Survival Food And Emergency Food Storage

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Sometimes thinking about storage for survival food may seem a bit overwhelming, I get it. But let’s make this simple, we can do it together. It may be the cost to purchase it, or maybe we’re not sure where to start when choosing the right survival food, and then there’s the issue of where to store what you buy. First of all, you don’t need to buy 100 #10 cans and stash them in a dark closet.

Depending on how many people are in your family, you can make a plan to fit your needs. This plan is quite simple and I will tell you how to get started. The first thing is to gather your family around and decide what survival foods everyone will eat, not only today but after an unforeseen emergency. Hopefully, they will be the same foods.

Food You Can Tolerate

We don’t want surprises and sick family members eating foods they can’t tolerate or don’t want to eat. I know, I can hear my dad saying if you are starving, you will eat anything.

When I started my survival food stash, I had to make a plan to match my budget, my food choices, and I had to know the right foods for Mark and me. Mark does not care for sweet potatoes, but I bought a case of six #10 cans because they were cheaper by the case. I will eat those and love every bite! My plan was to buy one case of #10 cans every month that included the foods we both like.

I mainly purchased things like fruits and vegetables. When I started buying food storage items there weren’t any organic or non-GMO choices of any emergency food storage items. It’s great now because several companies offer Non-GMO food items, as well as certified Organic food in #10 cans.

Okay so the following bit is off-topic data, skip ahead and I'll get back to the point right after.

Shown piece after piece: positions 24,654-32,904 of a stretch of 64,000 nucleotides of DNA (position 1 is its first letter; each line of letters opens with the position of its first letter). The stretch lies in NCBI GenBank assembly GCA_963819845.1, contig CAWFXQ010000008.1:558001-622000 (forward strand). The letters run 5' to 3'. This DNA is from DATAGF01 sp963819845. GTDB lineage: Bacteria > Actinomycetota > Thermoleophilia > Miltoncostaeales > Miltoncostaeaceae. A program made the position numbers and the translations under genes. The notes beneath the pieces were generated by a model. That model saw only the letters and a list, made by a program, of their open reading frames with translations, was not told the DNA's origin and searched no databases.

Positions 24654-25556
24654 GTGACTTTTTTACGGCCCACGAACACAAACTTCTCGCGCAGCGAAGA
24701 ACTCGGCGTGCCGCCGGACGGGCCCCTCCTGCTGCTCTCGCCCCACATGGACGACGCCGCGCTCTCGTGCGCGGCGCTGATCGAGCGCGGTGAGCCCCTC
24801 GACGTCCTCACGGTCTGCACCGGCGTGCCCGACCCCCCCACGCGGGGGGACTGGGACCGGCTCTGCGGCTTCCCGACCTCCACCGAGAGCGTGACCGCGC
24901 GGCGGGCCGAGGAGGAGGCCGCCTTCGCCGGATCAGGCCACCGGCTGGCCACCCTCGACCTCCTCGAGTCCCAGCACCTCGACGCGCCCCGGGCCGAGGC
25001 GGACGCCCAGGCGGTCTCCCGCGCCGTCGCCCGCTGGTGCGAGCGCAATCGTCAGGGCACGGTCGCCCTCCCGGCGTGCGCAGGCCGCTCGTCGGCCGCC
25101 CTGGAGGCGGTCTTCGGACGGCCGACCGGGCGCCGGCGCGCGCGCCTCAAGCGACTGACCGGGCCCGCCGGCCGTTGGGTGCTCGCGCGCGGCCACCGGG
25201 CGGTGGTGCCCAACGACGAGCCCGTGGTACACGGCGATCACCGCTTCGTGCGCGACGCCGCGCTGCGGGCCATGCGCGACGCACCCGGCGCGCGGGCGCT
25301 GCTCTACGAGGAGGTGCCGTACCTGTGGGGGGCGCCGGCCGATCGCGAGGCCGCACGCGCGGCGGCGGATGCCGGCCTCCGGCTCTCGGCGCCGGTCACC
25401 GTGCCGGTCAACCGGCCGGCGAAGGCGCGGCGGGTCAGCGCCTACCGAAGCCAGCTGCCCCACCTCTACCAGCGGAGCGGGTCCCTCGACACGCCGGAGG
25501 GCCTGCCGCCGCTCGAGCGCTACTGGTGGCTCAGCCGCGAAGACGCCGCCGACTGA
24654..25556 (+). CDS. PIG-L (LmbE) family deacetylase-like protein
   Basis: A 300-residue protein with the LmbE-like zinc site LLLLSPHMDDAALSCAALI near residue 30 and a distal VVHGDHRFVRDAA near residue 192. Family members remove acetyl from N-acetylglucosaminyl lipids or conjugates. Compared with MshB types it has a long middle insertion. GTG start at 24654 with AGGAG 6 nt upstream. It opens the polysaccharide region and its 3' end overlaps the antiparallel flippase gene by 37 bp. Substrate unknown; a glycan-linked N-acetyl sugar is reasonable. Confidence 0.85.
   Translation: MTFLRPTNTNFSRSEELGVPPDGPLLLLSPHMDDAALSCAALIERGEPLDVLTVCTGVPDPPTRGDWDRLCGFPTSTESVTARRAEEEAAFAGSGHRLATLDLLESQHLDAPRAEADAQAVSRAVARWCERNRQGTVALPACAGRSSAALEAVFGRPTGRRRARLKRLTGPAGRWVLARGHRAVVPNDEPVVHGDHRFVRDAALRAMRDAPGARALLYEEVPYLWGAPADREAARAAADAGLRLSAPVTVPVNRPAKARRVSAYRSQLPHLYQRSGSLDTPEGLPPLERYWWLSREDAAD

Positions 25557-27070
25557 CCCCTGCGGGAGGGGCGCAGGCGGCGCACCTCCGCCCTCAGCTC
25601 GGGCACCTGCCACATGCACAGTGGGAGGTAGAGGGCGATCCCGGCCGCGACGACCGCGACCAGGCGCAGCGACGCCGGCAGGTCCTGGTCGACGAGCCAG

I purchased freeze-dried cheeses, freeze-dried meats, freeze-dried fruits, and freeze-dried vegetables. They are not organic and may be GMO. What can you do when certain companies own the seeds? I will still eat the food in those cans, I can’t afford to replace them. That would be wasteful.

Emergency Survival Food Storage

Freeze-Dried vs Dehydrated

Freeze-dried foods are more expensive, but they use less fuel and water to prepare meals. Dehydrated foods typically need water to cook them and are a lot cheaper. But dehydrated foods will use more fuel to heat the meals to be able to eat them. This is where you have to weigh your options.

The more dehydrated food you buy the more fuel you will need. If you have the sunshine, I highly suggest a Sun Oven. This gem uses zero fuel, yay! But if you rarely have the sunshine needed to make them work do not buy one.

I have tried just about every emergency survival food storage item on the market. I have been blessed by many companies giving me boxes to try and then write a review about them. Whatever you decide to buy please look at the ounces in each can and the cost of shipping. Not all #10 cans are equal in price and quality. Look at the ingredients to compare them. Here are just a few of my favorite companies.

Honeyville, Thrive Life, Mountain House, and Valley Food Storage, to name just a few. Now, emergency food storage is awesome, but we need water to go with it.

Water Is Critical

By now you know that the American Red Cross recommends one-gallon per person per day. I highly recommend four-gallons per person per day. We need water to hydrate ourselves, cook meals, and maintain personal hygiene, to name just a few things.